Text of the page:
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Only a few years ago, chipset comparisons were true performance shootouts. While this is still the case at the high end, where top-of-the-line core logic has to support multiple-GPU setups, today’s mainstream systems can be equipped with integrated graphics with little fuss. Chipsets are now more often compared in terms of their features and power consumption, since basic performance is typically pretty constant. Given that backdrop, we looked at the two more recent Core 2-based integrated platforms: Intel’s G45 and the Nvidia GeForce 9400 mGPU.
Integrated Chipsets Today
Enthusiasts used to fear the “integrated” moniker, as it generally meant both pathetic performance and inflexibility, regardless of whether the chipset was provided by AMD, Intel, Nvidia, SiS, VIA, or someone else. But those days are now long past. Even the cheapest desktop system you can get today will be fast enough to browse the Web, work on office files, and play multimedia content.
Today’s integrated chipsets not only include relatively flexible graphics units, they also come with quick network controllers, plenty of USB and storage interfaces, and limited--but still available--upgrade paths. Many of them can even be paired with high-performance processors, turning these systems into fairly muscular desktop PCs.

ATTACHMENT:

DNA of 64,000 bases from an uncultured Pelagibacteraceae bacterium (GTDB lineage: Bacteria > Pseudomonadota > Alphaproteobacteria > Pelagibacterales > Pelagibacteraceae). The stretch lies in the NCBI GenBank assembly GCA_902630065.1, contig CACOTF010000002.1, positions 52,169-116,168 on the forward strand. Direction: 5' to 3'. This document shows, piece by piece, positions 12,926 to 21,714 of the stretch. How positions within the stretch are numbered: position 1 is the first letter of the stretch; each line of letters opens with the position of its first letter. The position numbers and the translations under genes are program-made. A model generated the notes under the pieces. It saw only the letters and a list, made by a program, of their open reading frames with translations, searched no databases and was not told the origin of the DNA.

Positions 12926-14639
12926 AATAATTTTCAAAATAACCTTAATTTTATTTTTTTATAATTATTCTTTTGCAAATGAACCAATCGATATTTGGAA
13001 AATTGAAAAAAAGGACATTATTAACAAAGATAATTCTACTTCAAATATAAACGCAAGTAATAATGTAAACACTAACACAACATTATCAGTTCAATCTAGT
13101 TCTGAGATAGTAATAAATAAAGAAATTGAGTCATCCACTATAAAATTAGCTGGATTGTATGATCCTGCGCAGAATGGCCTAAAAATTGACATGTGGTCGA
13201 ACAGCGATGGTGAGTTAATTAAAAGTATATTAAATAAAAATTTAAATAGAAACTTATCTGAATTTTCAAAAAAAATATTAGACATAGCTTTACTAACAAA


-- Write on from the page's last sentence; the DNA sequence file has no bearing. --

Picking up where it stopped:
Powering The PC Of Tomorrow
In fact, integrated solutions have a bright future. On the one hand, the majority of PC systems sold has always been based on integrated core logic. On the other hand, increased integration and flexibility move these compact, integrated solutions closer to fully featured ATX boxes, while maintaining lower space requirements and cost.
Using an inexpensive Pentium Dual Core or Celeron, a small amount of RAM, and an ordinary 320 GB hard drive puts our two test systems into the budget price range. In contrast, a fast Core 2 Quad with 4 GB of memory and a fast drive will make these systems as fast as any other enthusiast platform—as long as you don’t look at graphics performance. In such a case, Nvidia has a little advantage over Intel, as the Hybrid SLI feature lets the system team its motherboard GPUs with an additional, low-cost graphics card. It still won’t give you competitive 3D performance, but it’s a step in the right direction.